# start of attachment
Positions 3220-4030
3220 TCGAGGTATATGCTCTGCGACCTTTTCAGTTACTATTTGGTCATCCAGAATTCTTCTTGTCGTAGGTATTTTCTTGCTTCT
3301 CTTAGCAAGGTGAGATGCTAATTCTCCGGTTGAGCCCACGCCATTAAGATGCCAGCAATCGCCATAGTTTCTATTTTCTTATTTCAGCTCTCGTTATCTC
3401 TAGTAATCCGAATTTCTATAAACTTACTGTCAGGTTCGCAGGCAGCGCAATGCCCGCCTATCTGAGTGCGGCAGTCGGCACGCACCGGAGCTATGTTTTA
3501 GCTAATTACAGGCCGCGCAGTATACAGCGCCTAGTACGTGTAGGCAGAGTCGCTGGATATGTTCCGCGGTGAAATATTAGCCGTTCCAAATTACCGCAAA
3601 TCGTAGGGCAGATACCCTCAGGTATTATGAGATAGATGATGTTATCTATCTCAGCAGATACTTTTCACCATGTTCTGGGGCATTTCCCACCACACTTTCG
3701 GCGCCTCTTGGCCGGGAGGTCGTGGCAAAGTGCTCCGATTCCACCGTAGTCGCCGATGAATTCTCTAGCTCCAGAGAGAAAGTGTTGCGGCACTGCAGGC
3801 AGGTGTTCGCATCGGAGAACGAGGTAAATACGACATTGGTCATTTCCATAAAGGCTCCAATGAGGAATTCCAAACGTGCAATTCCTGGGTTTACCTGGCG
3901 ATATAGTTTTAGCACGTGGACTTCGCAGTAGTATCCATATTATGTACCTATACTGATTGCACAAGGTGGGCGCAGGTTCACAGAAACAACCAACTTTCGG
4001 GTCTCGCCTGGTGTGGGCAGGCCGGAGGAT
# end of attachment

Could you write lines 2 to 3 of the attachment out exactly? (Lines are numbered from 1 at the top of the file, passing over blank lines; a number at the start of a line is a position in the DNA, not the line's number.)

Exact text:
3220 TCGAGGTATATGCTCTGCGACCTTTTCAGTTACTATTTGGTCATCCAGAATTCTTCTTGTCGTAGGTATTTTCTTGCTTCT
3301 CTTAGCAAGGTGAGATGCTAATTCTCCGGTTGAGCCCACGCCATTAAGATGCCAGCAATCGCCATAGTTTCTATTTTCTTATTTCAGCTCTCGTTATCTC